Category: Business & Economics

Shopping the gender-neutral toy aisle with Jesus

As I lay snuggled under our gender-neutral down comforter the other night, I pondered Target’s plan to remove gender labels for its toys and bedding alongside a Council on Biblical Manhood and Womanhood blog post expressing dismay over the decision. I wondered where in the Bible it says that boys should have “their” toy guns and plaid bedding clearly identified for them, as that post implies. As my…  [more]

What if your feet aren’t ready for their Toms close-up?

Last week marked the ninth birthday for Toms shoes. Since 2006, Blake Mycoskie’s “One for One” company has, for every first-world purchase of its shoes, given a pair to someone overseas in need. Now the company sells coffee for clean water, sunglasses for eye-care, tote bags for maternity kits. Given how much they talk about gift-giving, it’s no surprise Toms also has a One Day Without Shoes…  [more]

Nail salons and the moral price of beauty

What’s the moral price you are willing to pay for beauty? Does being a Christian have economic implications? Does God care about the practices surrounding manicures and pedicures? These are some of the questions that came to my mind after reading “The Price of Nails,” a recent series by Sarah Maslin Nir in the New York Times. In the first part of the series we are introduced to the consistently…  [more]

Wealth in light of the Apple Watch

The announcement this month of the Apple Watch raises a number of perplexing challenges for Christians. A dominant theme of much commentary has had to do with the top-tier Apple Watch Edition, with options ranging from $10,000 to $17,000. These models feature rare crystal screens and precious metal cases. Apple products have never been cheap, but this new level of luxury represents the company’s recognition of…  [more]

Obama’s State of the Union and a Christian understanding of income inequality

President Barack Obama’s State of the Union message struck a powerful chord last night on the topic of income inequality in the United States, echoing the concern of centuries of Christian reflection on wealth and poverty. The president posed a choice between “an economy where only a few of us do spectacularly well” and “an economy that generates rising incomes and chances for everyone who…  [more]

The ascetic appeal of tiny living

We Americans love our stuff. No doubt about it. Consumerism is as American as supersize fries. Any excess naturally brings counter movements toward the opposite extreme. One recent response to wanton consumerism is “tiny living,” a philosophy that emphasizes environmental awareness, adventurousness, self-sufficiency, simplicity, fiscal soundness and - its most visible outward sign of the lifestyle - tiny…  [more]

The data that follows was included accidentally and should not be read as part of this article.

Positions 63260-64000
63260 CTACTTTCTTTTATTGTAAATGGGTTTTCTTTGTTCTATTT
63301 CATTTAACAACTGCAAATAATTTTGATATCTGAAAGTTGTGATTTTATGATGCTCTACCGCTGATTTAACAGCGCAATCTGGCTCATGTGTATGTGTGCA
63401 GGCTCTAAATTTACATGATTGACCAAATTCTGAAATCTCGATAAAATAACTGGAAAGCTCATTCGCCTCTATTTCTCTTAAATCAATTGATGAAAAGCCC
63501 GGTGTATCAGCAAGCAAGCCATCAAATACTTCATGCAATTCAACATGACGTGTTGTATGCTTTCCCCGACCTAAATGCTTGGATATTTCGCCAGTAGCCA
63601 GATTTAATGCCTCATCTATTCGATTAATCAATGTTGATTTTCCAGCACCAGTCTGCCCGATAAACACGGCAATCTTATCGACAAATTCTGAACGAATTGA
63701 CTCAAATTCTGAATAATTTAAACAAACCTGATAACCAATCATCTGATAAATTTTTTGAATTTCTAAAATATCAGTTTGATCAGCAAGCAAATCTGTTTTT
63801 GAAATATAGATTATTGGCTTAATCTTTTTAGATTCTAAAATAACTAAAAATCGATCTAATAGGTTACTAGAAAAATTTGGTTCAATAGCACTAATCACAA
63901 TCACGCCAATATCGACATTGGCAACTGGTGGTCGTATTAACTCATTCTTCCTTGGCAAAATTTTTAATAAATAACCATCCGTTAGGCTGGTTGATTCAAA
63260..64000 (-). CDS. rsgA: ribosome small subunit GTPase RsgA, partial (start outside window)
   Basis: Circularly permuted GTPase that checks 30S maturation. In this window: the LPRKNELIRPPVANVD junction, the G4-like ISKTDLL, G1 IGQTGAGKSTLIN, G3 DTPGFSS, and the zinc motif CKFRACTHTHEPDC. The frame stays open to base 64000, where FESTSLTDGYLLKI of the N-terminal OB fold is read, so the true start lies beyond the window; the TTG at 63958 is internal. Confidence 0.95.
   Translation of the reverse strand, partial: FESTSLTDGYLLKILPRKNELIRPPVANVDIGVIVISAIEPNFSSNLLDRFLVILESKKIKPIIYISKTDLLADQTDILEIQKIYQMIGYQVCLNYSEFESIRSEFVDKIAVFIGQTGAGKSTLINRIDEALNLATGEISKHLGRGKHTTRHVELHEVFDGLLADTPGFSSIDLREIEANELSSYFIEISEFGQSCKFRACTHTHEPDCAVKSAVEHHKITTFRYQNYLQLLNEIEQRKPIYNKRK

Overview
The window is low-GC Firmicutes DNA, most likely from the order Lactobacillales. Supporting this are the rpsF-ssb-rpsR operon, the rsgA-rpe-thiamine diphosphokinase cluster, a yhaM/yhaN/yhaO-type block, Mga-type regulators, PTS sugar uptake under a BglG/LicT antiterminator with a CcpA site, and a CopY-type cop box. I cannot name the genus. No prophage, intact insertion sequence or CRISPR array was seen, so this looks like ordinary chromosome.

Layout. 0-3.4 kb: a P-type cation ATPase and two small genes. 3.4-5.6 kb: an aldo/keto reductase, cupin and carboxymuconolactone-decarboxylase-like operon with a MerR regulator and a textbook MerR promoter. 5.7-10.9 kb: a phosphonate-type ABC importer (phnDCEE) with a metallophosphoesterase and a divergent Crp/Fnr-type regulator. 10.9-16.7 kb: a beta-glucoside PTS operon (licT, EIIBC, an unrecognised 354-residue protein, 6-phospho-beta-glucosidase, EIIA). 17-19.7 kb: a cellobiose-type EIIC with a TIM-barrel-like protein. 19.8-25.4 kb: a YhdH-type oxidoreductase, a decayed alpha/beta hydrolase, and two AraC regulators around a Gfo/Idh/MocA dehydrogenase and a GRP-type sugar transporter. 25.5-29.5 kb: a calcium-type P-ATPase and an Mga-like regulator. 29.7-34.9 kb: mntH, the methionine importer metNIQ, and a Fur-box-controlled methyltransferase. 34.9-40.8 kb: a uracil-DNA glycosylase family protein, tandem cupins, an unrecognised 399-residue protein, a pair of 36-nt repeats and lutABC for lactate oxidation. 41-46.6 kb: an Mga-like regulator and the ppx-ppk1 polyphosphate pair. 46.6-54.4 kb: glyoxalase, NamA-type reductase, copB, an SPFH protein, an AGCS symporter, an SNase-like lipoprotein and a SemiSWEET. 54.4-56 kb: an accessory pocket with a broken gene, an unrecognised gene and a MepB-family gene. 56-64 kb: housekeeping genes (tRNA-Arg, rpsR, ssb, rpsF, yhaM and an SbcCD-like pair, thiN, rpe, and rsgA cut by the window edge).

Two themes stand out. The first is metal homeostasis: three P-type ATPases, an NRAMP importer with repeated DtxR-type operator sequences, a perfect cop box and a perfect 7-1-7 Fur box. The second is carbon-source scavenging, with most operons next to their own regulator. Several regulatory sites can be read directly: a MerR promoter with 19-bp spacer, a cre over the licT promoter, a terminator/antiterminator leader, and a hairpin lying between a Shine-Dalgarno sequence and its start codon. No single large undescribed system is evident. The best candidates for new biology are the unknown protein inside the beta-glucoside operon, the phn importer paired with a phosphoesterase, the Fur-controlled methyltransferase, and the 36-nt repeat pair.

A Gospel guide to Christmas shopping

The Christmas shopping season is in full swing, and the early returns show a significant uptick in online purchases on Cyber Monday. For many, the days leading up to and following Thanksgiving are filled with alerts, newsletters, Tweets and Facebook posts highlighting the latest and greatest deals. Many sites offer tips about how to maximize your shopping experience through a variety of strategies. Most of us shop at…  [more]

Egg freezing and the facts of life

Apple and Facebook recently made headlines with their decision to cover the medical costs for female employees who want to freeze their eggs. Many fertility clinics now advertise this as a procedure one might choose in order to “pursue educational, career or other personal goals.” These headlines were a fresh reminder that Protestant Christians often ignore the ethical implications of reproductive…  [more]

A theology of billboards

Three years ago my family moved to Austin, Texas. Our very first spring we got a front row seat to the effects of the Highway Beautification Act of 1965, a legacy of former first lady Lady Bird Johnson. In a place known for heat and drought, springtime in Texas kicks off a wildflower parade up and down the state’s medians and roadways. Johnson’s concern about the increasing number of billboards crowding…  [more]

Is buying an experience the way to buy happiness?

It turns out money can make you happy - if you spend it on the right things. Recent consumer research has shown that people feel happier spending their money on experiences rather than on material objects. This intuitively makes sense. If I think back on my most memorable purchases this past summer, they’re all highly relational: holding my wife’s hand in Paris for eight days; attending an Arcade Fire…  [more]

Page 1 of 7 pages  1 2 3 >  Last ›

See the latest in: